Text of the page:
Adult carpet beetles are small oval shaped, and rounded bodies, they are 2-3mm long and range from 2-3mm and are dark in colour, normally black. Out of all the species in the world the Australian carpet beetle is the only one that’s native to where it is. The legs aren’t easily sighted, the larvae move slower and are 4-7mm long. They are widely distributed and are often found in homes and buildings where food is available. Adult beetles lay eggs near food sources and larvae feed often for 6 months on the surface or inside the material.
All of these beetle species have a complete life cycle–egg, larva, pupa, and adult. Adults can mate and reproduce without feeding. Females can lay from 30 to 100 eggs, depending on the species. Eggs are laid in lint, behind and under baseboards, in floor cracks, or other dark and protected locations. Eggs hatch in one to three weeks. Larvae develop over a 3 to 36 month period and can molt (shed their skin) from 5 to 12 times. The pupal stage lasts 6 to 24 days, but the adult may take up to three weeks before it emerges.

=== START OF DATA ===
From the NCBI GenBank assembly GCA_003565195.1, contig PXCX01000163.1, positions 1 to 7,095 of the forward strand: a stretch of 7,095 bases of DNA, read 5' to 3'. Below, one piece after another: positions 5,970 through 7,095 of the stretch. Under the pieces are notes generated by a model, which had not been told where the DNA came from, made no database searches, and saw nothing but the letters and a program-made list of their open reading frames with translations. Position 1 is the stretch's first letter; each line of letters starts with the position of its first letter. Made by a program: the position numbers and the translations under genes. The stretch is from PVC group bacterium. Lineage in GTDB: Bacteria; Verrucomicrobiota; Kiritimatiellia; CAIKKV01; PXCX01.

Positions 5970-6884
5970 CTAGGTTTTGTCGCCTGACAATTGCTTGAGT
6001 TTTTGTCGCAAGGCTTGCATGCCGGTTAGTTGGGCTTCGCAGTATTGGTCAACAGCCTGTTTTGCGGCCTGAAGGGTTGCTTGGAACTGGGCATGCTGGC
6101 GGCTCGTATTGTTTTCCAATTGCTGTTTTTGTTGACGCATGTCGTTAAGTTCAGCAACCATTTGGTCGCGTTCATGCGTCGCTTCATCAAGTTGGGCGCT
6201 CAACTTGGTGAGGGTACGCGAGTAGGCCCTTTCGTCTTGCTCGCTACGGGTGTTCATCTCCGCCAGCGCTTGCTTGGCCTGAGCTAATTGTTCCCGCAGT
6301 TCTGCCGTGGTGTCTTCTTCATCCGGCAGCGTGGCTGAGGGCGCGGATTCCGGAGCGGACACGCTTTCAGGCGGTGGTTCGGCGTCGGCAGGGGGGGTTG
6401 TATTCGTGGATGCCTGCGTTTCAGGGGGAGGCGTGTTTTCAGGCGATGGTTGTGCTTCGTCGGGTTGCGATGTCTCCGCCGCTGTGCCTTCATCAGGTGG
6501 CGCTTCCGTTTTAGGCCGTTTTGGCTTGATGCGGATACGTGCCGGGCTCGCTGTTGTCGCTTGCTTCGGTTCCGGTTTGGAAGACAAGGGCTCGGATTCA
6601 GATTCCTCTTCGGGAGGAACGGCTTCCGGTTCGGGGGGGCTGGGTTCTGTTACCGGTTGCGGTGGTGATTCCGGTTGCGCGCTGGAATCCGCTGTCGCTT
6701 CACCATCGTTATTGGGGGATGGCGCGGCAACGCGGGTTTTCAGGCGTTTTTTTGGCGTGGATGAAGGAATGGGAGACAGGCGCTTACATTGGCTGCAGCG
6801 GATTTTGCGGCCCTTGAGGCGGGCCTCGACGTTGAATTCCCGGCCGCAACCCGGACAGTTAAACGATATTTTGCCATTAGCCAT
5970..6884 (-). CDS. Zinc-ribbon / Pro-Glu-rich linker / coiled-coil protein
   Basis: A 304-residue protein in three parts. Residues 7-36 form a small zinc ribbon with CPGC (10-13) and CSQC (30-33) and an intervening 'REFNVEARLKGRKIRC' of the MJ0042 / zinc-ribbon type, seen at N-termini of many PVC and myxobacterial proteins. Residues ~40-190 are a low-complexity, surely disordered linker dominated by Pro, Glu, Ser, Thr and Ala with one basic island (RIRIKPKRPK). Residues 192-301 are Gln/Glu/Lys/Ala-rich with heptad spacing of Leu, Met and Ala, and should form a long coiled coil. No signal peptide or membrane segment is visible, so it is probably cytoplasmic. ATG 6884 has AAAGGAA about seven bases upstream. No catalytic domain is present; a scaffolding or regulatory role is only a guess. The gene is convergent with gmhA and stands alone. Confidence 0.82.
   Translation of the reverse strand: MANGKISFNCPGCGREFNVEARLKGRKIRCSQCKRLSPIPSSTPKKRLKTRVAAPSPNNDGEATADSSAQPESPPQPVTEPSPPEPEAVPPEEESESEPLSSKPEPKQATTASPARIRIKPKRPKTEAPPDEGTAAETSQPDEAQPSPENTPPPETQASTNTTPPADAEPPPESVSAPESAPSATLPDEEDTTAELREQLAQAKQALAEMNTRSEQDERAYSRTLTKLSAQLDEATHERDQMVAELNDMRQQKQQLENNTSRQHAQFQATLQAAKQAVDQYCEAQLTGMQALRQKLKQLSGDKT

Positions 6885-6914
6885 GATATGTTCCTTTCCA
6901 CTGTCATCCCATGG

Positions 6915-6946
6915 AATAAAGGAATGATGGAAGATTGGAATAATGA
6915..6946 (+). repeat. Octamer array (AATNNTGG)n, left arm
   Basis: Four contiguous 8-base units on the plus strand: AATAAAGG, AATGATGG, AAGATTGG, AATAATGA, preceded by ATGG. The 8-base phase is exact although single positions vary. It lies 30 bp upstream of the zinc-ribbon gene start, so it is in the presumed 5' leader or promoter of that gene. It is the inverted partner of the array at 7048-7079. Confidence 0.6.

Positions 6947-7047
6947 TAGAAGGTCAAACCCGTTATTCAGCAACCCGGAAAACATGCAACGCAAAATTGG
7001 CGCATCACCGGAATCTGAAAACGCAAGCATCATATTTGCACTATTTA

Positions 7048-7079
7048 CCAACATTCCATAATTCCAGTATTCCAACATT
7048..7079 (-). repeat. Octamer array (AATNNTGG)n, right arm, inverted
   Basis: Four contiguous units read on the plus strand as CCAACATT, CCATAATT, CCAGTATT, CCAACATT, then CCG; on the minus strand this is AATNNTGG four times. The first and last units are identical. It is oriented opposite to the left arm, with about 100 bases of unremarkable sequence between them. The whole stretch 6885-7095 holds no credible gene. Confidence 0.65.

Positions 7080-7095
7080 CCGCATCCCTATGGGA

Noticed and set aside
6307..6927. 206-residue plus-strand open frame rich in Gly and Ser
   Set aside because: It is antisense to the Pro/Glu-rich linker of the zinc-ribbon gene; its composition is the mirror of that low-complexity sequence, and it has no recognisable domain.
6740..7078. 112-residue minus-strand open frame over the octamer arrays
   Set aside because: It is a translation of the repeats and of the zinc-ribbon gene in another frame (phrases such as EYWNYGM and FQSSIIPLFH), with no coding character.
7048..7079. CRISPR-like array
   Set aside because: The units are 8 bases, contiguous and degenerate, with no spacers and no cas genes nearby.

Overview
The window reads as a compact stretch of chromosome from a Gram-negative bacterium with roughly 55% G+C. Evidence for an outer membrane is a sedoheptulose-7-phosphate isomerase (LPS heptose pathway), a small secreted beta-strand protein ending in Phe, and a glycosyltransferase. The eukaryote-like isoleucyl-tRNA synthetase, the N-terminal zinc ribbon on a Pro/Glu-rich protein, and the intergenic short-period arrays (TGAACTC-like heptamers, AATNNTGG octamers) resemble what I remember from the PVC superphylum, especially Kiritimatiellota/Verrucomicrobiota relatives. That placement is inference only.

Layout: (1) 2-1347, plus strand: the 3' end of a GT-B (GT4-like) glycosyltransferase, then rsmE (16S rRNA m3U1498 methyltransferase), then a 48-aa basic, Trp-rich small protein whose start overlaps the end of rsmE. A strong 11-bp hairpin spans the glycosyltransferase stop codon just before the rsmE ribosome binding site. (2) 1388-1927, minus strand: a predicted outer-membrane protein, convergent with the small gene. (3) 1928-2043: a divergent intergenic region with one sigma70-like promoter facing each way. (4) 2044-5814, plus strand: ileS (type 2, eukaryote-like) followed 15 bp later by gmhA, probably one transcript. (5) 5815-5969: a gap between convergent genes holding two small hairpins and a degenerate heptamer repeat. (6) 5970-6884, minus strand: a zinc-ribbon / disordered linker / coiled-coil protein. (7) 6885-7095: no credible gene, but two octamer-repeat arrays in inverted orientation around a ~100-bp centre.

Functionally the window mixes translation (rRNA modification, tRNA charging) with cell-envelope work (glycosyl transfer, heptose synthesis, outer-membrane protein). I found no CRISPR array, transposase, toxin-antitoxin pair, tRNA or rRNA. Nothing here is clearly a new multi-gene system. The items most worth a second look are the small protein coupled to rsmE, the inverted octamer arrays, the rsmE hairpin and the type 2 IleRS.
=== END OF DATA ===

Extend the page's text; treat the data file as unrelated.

Type of Damage
The larval stages cause damage to a variety of material. Their preferred food varies with the species, but all carpet beetle larvae can feed on wool carpets and other wool products, furs, hides, horns, feathers, hair, and silk. They will also feed on linen, cotton, and rayon if these fabrics are soiled with juice, food, or animal excreta. They can be pests in cereals, stored grains, nuts, meal, Indian corn, red pepper, and similar products. Carpet beetle larvae are frequently pests of insect collections and other museum specimens.